9. heli-mech

    heli-mech Mu-43 Top Veteran

    959
    Mar 9, 2012
    Vancouver Island, Canada
    Andrew
    I actually find it fairly easy to manual focus telephotos on the OM-D with IBIS turned on with half press.

    There is one thing I would like to change (with wider angles especially) , I wish that in magnified view it left a border of the unmagnified image along the edges, this would allow easier composition without having to leave the magnified view.
     
  10. Clint

    Clint Mu-43 All-Pro

    Apr 22, 2013
    San Diego area, CA
    Clint
    Experience- take a lot of photos, and take a lot of photos with different lenses. After you start comparing photos and over a period of time you start to understand your abililtes as well as different lenses capabilities. Today with digital images that process is now very simplified - but many people choose to pixel peep, not giving themsleves a true perspetive of the quality of a lens when viewed through via print.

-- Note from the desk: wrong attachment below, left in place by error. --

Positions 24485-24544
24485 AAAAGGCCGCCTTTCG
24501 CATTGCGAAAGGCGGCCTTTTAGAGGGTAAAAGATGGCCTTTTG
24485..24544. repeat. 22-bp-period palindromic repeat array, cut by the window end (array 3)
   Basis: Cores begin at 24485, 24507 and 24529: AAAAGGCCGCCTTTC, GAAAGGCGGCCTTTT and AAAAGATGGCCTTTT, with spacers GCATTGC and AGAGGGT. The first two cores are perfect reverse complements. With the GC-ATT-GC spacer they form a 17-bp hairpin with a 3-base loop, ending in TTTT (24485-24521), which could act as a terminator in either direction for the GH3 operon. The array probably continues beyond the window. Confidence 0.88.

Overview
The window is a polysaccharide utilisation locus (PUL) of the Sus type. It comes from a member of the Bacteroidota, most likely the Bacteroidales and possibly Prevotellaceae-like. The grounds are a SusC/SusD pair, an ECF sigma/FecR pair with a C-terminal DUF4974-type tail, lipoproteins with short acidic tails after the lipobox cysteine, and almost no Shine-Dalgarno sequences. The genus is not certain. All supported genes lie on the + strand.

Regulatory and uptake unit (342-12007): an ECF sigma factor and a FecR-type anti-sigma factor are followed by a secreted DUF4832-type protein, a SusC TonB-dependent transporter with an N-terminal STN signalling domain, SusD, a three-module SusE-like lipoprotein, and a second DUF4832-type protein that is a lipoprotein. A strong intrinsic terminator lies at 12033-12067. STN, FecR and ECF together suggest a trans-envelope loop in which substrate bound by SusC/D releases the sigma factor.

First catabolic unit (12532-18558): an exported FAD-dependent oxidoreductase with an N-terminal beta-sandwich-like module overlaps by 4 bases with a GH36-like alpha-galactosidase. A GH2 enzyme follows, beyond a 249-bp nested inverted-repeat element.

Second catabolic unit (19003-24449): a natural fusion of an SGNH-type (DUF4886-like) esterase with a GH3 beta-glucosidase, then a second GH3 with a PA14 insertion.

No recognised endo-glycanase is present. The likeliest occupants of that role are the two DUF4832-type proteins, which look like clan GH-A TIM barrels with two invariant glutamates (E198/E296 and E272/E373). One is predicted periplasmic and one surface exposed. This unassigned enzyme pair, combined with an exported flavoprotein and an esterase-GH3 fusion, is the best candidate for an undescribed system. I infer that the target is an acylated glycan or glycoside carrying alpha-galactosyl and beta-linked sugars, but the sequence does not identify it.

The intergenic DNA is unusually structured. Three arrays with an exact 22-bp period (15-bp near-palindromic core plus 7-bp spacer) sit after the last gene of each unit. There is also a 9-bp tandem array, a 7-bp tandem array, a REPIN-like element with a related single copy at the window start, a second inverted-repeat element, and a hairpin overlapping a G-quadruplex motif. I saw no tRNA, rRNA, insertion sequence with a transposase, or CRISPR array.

11. Lawrence A.

    Lawrence A. Mu-43 All-Pro

    Mar 14, 2012
    New Mexico
    Larry
    I think whether or not manually focusing is or is not difficult is a very personal matter. Categorical statements that it is "not worth" doing because the results are always "inferior" are simply not true. I find it well worth doing and get very sharp results from my efforts. The stabilized preview of the E-M5 makes it easier, certainly, but I used a lot of old, Leica screw mount glass on my E-P2 and got good results.